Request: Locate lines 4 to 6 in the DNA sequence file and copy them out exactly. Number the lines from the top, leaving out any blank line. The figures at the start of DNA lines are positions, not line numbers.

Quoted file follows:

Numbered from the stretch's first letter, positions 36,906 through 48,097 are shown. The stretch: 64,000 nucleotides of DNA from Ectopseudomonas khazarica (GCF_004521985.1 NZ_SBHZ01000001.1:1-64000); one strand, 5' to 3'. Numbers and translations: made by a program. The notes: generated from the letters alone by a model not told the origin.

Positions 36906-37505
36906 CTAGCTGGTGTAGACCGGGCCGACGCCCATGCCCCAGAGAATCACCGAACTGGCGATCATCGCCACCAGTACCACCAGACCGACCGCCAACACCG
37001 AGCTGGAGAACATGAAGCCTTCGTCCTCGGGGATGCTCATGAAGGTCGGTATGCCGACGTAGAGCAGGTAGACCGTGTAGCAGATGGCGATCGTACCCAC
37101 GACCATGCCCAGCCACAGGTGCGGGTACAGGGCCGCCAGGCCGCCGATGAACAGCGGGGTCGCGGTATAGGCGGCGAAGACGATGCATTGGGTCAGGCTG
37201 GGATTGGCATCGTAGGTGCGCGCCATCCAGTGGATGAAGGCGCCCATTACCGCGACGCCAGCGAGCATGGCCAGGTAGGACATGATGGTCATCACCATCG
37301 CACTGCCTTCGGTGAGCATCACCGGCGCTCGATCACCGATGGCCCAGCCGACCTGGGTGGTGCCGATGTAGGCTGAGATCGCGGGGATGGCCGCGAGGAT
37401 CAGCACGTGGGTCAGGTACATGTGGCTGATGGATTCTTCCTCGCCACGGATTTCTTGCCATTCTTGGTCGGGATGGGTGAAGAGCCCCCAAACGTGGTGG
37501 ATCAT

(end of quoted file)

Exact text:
37001 AGCTGGAGAACATGAAGCCTTCGTCCTCGGGGATGCTCATGAAGGTCGGTATGCCGACGTAGAGCAGGTAGACCGTGTAGCAGATGGCGATCGTACCCAC
37101 GACCATGCCCAGCCACAGGTGCGGGTACAGGGCCGCCAGGCCGCCGATGAACAGCGGGGTCGCGGTATAGGCGGCGAAGACGATGCATTGGGTCAGGCTG
37201 GGATTGGCATCGTAGGTGCGCGCCATCCAGTGGATGAAGGCGCCCATTACCGCGACGCCAGCGAGCATGGCCAGGTAGGACATGATGGTCATCACCATCG